Recently, Comcast has added a "Domain Helper" to its DNS servers. Now, instead of implementing the DNS protocol as specified in the RFC, Comcast will redirect your query to a Comcast-branded Yahoo! search page, using the text of your DNS query as search input to Yahoo. Never mind that this breaks the Internet ... there are ads to be served!
This service is reminiscent of Verisign's SiteFinder service from ~2003, about which much hubbub is preserved in the MemeStreams archive. (See below.)
Comcast customers can opt out of Domain Helper:
When a non-existent web address is typed into a browser, a built-in error message is displayed. The Comcast's Domain Helper service is designed to help guide you to a useful search page that has a list of recommended sites that come close to matching the original web address that did not exist.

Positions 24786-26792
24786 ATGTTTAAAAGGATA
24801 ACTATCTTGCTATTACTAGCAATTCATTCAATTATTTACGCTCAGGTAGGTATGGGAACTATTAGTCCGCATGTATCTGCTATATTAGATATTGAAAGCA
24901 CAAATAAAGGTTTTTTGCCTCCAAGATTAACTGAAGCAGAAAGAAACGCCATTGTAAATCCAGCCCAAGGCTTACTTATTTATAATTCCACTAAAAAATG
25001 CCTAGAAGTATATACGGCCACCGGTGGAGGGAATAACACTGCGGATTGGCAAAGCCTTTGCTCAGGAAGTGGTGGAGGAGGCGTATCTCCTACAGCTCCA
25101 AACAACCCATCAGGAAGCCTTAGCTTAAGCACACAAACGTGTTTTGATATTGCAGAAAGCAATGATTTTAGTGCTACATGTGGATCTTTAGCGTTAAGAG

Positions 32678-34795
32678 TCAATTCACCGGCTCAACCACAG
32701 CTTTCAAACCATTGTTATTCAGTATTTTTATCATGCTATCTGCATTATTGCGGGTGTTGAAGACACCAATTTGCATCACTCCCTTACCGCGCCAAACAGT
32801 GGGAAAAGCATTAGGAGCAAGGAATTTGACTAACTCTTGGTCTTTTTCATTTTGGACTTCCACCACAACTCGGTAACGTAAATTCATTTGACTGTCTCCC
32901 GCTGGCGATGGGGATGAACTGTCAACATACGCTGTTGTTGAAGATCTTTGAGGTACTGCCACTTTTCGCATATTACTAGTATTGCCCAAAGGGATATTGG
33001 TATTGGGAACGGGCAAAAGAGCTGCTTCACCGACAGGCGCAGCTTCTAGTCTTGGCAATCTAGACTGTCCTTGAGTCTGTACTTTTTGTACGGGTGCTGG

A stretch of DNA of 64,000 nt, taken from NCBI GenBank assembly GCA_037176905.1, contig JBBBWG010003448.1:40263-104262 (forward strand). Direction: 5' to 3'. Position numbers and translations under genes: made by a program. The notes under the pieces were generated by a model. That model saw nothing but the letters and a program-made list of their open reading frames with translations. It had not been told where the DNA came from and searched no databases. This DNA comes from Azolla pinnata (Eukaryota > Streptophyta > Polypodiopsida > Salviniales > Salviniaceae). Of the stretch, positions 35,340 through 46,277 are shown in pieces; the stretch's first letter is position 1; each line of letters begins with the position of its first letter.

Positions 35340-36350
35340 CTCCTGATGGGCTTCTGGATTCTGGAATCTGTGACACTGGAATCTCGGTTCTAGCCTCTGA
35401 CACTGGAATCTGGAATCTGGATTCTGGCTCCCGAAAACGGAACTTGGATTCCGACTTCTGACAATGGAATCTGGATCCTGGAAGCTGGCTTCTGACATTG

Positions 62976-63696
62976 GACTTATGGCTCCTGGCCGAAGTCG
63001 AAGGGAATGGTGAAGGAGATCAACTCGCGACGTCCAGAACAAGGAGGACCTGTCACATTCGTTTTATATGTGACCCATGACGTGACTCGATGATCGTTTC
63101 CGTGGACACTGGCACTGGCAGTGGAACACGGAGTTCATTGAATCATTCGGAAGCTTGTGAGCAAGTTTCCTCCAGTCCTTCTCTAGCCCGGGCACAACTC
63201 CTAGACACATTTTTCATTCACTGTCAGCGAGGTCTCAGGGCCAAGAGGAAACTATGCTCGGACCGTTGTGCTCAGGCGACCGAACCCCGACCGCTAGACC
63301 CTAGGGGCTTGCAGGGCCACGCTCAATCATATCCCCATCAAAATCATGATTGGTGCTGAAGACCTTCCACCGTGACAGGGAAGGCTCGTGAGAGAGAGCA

If you are a residential or commercial cable modem subscriber, and you wish to opt-out of the Comcast Domain Helper service, please complete the form below.
At the end of this process they inform you that it may take two days for the opt-out procedure to be completed. Meanwhile, enjoy the broken DNS!
From the archive, a small selection on SiteFinder:
VeriSign has dropped all its lawsuits against internet overseeing organization ICANN, agreed to hand over ownership of the root zone, and in return been awarded control of all dotcoms until 2012.
The Omniture server sets a cookie so that people can be watched over time to see what typos they are making.